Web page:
The authors suggest that the reduction in diabetes risk explained by the consumption of fruits and vegetables may operate through reducing or preventing obesity or by providing certain nutrients or antioxidants that make one less prone to diabetes. They conclude: “Because fruits and vegetables are the main sources of vitamin C, the findings suggest that eating even a small quantity of fruits and vegetables may be beneficial and that the protection against diabetes increases progressively with the quantity of fruit and vegetables consumed.”
A third article studying the relationship between diet and diabetes was written by Lesley F. Tinker, Ph.D. (Women’s Health Initiative, Fred Hutchison Cancer Research Center, Seattle) and colleagues. These researchers analyzed a sample of 48,835 post-menopausal women who, from 1993 to 2005, were randomly assigned into one of two groups. One group (29,294 women) was told to continue eating their usual diet and the second group (19,541 women) was instructed to consume a low-fat diet with high levels of fruits, vegetables, and whole grains.
The authors found that over an 8.1 year period, 1,303 women (7.1%) in the low-fat diet group and 2,039 women (7.4%) in the usual-diet group developed diabetes. Though there was no significant difference in diabetes development between the two groups, the researchers note that, “Trends toward reduced incidence were greater with greater decreases in total fat intake and weight loss.”
The study was not necessarily designed so that women in the low-fat diet group would lose weight, but they did lose an average of 1.9 kilograms or 4.2 pounds more weight during the study than women in the other group. “Weight loss, rather than macronutrient composition, may be the dominant predictor of reduced risk of diabetes,” conclude the authors.
Mark N. Feinglos, M.D., C.M., and Susan E. Totten, R.D. (Duke University Medical Center, Durham, N.C) write in an accompanying editorial that: “The relationship between food and the development of type 2 diabetes mellitus has been debated for many years.”
“So, what do we now know about the impact of diet on the development of type 2 diabetes mellitus, and what remains unknown?” ask the authors. “We know that, as a population, we eat too much for our level of activity, and we are growing fatter as a result. In association with this increasing weight, we are in the midst of a dramatic increase in the number of cases of type 2 diabetes mellitus, not only in the United States, but in countries like India and China, where the caloric intake has also increased.”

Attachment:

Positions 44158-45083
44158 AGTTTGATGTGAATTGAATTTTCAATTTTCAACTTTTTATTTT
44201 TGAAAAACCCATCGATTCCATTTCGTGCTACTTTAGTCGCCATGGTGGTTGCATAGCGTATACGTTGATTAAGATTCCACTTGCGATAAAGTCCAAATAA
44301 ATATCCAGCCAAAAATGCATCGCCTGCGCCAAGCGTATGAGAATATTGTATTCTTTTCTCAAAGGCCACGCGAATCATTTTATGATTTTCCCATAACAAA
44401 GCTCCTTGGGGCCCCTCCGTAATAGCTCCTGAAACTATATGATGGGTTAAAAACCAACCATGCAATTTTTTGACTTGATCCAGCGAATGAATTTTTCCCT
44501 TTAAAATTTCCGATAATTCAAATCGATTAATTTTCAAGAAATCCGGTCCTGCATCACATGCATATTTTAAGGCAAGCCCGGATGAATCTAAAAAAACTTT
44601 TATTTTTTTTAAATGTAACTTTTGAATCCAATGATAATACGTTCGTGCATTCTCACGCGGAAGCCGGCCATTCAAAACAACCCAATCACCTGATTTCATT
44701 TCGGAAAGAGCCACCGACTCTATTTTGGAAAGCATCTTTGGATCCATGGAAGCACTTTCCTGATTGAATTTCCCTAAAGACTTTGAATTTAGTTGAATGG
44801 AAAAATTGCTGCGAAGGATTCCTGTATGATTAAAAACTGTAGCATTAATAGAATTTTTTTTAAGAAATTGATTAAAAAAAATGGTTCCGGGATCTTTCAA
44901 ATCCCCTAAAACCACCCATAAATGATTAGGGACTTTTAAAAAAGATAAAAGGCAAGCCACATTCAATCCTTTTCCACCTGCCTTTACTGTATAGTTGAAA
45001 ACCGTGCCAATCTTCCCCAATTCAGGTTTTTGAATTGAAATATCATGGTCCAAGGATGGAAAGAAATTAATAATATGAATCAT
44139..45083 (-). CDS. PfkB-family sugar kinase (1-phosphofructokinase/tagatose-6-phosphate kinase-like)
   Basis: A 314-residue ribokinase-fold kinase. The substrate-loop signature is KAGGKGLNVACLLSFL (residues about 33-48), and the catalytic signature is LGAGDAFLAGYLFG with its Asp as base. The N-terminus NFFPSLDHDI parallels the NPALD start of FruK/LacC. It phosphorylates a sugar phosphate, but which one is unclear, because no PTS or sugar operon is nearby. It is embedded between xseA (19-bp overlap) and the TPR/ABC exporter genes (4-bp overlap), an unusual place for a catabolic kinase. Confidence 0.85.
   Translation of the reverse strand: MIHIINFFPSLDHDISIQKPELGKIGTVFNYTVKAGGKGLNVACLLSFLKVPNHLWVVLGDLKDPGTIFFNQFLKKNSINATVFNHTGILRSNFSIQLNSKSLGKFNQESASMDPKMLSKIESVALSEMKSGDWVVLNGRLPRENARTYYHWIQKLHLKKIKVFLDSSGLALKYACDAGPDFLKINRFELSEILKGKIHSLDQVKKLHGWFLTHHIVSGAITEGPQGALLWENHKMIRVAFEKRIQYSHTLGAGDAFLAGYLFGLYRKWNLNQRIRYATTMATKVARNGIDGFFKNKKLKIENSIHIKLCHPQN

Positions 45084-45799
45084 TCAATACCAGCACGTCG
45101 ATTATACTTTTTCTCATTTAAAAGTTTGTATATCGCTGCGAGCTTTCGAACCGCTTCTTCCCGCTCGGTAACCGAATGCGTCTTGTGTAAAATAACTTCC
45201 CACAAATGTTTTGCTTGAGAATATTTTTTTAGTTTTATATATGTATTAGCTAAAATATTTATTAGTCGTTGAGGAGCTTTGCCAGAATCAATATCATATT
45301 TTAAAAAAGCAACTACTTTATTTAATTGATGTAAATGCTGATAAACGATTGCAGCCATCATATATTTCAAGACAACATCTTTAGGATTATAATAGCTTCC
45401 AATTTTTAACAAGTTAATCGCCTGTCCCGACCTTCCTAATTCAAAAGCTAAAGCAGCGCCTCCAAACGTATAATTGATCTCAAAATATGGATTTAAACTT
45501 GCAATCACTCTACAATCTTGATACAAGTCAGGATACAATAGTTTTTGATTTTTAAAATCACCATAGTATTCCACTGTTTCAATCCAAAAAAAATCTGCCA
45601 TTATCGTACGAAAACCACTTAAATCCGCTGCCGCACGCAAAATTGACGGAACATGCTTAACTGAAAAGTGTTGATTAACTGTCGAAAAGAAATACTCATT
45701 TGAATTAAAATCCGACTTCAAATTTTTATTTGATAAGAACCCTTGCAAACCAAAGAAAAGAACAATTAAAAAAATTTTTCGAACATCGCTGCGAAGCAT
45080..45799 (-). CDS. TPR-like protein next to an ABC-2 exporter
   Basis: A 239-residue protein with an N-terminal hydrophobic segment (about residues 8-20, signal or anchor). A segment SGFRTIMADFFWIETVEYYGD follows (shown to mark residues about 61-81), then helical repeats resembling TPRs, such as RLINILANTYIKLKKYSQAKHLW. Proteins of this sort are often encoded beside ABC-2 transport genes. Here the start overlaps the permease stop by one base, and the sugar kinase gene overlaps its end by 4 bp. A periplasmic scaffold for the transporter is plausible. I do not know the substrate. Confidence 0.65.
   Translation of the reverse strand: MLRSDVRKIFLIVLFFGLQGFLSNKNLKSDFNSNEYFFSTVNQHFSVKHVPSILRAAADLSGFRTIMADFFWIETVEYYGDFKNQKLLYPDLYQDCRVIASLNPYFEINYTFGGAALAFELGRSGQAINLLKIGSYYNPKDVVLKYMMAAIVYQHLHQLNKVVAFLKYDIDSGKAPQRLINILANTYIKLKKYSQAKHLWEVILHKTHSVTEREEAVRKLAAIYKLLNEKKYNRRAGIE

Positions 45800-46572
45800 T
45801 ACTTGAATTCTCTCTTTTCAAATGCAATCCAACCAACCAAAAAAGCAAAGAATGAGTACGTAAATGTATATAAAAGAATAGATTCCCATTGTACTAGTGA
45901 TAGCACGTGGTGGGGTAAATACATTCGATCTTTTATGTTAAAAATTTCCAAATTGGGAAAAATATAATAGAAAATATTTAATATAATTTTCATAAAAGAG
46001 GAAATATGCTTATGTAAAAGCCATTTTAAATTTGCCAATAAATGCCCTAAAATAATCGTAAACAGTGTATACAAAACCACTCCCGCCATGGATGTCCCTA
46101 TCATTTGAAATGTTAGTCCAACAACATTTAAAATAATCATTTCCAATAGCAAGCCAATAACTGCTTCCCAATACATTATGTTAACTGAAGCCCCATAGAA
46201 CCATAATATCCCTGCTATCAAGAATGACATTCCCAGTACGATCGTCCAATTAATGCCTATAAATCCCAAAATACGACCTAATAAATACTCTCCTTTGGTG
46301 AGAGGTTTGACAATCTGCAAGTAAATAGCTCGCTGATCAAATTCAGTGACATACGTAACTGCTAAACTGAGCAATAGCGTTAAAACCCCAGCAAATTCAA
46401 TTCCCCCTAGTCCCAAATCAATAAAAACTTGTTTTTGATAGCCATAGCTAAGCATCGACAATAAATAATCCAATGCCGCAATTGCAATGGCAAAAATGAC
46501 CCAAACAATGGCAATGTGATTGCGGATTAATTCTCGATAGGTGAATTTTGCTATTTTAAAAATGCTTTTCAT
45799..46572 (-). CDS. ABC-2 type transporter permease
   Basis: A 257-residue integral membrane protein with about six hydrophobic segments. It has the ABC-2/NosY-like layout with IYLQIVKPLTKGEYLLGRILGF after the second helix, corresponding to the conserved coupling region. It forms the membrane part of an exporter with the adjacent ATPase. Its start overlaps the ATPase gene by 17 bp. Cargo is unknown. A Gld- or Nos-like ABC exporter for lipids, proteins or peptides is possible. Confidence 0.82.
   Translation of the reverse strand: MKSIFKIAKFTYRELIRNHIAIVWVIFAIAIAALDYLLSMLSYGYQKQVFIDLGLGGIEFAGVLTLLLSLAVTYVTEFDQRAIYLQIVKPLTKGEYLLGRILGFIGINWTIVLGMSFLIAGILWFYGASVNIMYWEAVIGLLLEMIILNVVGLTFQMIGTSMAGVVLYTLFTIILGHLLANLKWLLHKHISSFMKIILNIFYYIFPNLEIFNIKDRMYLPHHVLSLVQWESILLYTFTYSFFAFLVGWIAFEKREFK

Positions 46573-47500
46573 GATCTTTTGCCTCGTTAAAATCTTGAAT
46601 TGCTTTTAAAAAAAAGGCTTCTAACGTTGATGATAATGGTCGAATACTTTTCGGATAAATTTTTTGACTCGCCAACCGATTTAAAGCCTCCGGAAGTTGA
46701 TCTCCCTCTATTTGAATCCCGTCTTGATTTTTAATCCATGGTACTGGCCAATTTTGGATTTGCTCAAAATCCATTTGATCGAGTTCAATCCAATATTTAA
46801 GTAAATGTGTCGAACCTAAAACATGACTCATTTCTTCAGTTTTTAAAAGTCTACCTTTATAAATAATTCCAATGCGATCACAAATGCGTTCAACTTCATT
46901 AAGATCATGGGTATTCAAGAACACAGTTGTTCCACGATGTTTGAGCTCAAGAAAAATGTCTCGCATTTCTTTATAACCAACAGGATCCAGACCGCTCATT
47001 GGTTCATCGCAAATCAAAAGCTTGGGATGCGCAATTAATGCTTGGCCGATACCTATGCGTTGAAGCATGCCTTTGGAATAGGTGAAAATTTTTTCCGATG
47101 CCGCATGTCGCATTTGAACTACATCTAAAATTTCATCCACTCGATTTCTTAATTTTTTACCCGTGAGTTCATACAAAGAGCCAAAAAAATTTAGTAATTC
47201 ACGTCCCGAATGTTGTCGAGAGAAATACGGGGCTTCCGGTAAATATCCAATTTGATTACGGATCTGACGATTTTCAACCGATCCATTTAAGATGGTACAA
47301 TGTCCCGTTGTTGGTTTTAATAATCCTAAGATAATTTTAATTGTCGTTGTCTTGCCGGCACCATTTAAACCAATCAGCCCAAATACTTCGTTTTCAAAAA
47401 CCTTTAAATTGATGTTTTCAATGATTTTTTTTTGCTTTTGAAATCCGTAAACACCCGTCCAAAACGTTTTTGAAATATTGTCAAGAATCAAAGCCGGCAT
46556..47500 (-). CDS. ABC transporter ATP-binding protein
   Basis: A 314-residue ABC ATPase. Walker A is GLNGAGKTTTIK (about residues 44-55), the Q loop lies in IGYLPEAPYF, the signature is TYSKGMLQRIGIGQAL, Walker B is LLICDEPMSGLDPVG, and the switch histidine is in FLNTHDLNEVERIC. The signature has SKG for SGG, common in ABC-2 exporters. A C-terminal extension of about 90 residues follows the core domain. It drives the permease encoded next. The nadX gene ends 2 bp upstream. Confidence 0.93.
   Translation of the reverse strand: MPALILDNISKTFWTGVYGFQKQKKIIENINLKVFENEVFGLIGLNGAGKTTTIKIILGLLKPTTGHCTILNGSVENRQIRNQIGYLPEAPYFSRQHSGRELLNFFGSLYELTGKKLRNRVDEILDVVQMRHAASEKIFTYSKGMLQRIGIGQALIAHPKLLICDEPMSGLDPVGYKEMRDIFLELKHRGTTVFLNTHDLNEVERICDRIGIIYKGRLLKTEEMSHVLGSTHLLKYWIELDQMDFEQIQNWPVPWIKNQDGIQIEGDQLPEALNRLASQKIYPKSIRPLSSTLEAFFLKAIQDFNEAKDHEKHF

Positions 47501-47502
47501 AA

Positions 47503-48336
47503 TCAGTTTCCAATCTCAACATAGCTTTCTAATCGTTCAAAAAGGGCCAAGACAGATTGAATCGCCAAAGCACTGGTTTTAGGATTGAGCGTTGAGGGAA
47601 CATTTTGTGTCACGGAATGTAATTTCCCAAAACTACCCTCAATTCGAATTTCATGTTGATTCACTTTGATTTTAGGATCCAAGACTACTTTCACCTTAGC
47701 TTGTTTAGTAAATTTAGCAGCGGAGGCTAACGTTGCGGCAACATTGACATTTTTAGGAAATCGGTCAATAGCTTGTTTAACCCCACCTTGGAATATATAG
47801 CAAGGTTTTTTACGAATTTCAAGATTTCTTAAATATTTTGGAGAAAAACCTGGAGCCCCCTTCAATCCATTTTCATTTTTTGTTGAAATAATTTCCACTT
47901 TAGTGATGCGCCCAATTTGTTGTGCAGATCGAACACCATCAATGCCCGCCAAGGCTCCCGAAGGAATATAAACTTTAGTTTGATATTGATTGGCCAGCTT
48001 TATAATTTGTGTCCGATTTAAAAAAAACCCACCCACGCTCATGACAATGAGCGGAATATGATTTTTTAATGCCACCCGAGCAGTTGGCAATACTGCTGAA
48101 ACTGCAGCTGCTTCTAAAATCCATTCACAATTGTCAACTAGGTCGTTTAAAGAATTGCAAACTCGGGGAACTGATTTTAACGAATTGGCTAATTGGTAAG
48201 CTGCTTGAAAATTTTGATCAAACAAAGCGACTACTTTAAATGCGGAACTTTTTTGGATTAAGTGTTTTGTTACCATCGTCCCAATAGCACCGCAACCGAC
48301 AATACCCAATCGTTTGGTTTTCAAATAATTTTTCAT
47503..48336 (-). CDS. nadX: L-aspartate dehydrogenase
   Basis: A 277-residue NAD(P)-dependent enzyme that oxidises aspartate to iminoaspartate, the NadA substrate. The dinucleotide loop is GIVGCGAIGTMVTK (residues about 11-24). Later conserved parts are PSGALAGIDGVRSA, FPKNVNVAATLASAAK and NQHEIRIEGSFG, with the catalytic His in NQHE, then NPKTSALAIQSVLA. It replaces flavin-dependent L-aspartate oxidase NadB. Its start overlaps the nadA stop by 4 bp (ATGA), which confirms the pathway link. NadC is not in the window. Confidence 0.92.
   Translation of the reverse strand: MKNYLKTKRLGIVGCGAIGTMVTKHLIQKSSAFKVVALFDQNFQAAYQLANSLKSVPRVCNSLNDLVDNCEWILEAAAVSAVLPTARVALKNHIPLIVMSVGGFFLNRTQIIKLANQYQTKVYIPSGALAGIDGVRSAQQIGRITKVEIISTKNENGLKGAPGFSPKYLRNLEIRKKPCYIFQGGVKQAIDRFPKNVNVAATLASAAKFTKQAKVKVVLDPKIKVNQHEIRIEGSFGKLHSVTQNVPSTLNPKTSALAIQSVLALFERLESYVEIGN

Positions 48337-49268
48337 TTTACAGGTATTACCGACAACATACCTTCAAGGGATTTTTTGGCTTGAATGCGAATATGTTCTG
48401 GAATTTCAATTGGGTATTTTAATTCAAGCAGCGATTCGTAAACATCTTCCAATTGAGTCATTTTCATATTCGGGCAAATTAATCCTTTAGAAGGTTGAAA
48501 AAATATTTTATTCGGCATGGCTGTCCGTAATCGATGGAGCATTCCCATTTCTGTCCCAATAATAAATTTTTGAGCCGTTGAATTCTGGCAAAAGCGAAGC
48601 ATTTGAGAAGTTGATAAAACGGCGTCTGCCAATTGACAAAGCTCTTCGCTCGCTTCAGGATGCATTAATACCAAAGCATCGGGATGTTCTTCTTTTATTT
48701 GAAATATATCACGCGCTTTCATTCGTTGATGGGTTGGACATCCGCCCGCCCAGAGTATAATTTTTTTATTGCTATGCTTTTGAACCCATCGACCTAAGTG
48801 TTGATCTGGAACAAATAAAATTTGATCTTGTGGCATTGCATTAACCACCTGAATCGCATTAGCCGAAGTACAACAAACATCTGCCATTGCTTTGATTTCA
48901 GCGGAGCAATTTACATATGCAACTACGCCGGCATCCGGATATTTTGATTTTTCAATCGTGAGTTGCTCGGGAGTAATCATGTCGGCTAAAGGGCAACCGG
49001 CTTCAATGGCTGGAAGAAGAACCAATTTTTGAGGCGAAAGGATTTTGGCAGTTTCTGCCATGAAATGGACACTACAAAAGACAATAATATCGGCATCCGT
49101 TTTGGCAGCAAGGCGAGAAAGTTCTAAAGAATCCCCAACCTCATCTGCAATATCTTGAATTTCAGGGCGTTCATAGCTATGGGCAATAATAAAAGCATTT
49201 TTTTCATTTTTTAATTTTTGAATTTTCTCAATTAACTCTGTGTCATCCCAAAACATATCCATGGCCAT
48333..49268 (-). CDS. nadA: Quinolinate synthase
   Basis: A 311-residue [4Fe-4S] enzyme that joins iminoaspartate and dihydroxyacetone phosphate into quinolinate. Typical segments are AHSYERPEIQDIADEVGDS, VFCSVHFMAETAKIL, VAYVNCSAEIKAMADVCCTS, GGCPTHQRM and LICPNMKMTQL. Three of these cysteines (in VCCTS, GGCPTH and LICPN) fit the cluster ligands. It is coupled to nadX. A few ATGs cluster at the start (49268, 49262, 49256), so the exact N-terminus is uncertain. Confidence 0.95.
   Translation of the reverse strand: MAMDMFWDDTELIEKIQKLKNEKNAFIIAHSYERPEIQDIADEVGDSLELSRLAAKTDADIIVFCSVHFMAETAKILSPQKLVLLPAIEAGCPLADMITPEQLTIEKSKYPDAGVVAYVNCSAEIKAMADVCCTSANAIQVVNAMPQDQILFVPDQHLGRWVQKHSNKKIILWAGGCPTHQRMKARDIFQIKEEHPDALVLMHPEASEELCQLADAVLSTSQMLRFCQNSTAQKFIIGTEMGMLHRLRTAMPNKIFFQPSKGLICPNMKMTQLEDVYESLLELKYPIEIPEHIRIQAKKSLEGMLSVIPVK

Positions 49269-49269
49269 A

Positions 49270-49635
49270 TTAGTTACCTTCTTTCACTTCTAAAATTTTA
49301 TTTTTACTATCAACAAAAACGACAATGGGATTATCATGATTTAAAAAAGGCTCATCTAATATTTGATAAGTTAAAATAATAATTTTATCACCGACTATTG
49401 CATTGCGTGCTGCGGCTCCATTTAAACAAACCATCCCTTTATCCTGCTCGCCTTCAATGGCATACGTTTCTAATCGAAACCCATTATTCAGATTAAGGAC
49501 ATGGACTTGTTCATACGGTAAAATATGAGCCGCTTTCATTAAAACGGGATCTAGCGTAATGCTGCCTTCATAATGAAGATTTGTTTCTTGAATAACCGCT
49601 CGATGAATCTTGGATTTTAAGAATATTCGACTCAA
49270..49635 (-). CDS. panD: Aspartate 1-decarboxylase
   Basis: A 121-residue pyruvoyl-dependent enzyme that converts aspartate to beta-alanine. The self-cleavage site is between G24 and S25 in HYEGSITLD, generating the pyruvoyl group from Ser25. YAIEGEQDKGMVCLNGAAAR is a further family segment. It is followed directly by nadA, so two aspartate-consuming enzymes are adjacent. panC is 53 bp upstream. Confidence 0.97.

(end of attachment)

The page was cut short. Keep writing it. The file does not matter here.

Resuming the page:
They add: “We do not know whether specific macronutrients put genetically predisposed people at increased risk of developing diabetes mellitus, or whether adding lots of fat or refined carbohydrate to the diet just makes it easier to take in excess calories.”
“Studies to isolate these effects will be difficult to perform, but, until we have more information, we have to assume that calories trump everything else, and that our number one goal for the reduction of new cases of type 2 diabetes mellitus should be to reduce the intake of high-energy, low-benefit foods, particularly in young members of the most vulnerable populations,” conclude the authors.
Sugar-Sweetened Beverages and Incidence of Type 2 Diabetes Mellitus in African American Women
Julie R. Palmer; Deborah A. Boggs; Supriya Krishnan; Frank B. Hu; Martha Singer; Lynn Rosenberg
Archives of Internal Medicine (2008). 168: pp. 1487-1492.
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Plasma Vitamin C Level, Fruit and Vegetable Consumption, and the Risk of New-Onset Type 2 Diabetes Mellitus: The European Prospective Investigation of Cancer-Norfolk Prospective Study
Anne-Helen Harding; Nicholas J. Wareham; Sheila A. Bingham; KayTee Khaw; Robert Luben; Ailsa Welch; Nita G. Forouhi
Archives of Internal Medicine (2008). 168: pp. 1493-1499.
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Low-Fat Dietary Pattern and Risk of Treated Diabetes Mellitus in Postmenopausal Women: The Women’s Health Initiative Randomized Controlled Dietary Modification Trial
Lesley F. Tinker; Denise E. Bonds; Karen L. Margolis; JoAnn E. Manson; Barbara V. Howard; Joseph Larson; Michael G. Perri; Shirley A. A. Beresford; Jennifer G. Robinson; Beatriz Rodríguez; Monika M. Safford; Nanette K. Wenger; Victor J. Stevens; Linda M. Parker
Archives of Internal Medicine (2008). 168: pp. 1500-1511.
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Are You What You Eat, or How Much You Eat?: The Case of Type 2 Diabetes Mellitus
Mark N. Feinglos; Susan E. Totten
Archives of Internal Medicine (2008). 168: pp. 1485-1486.
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Written by: Peter M Crosta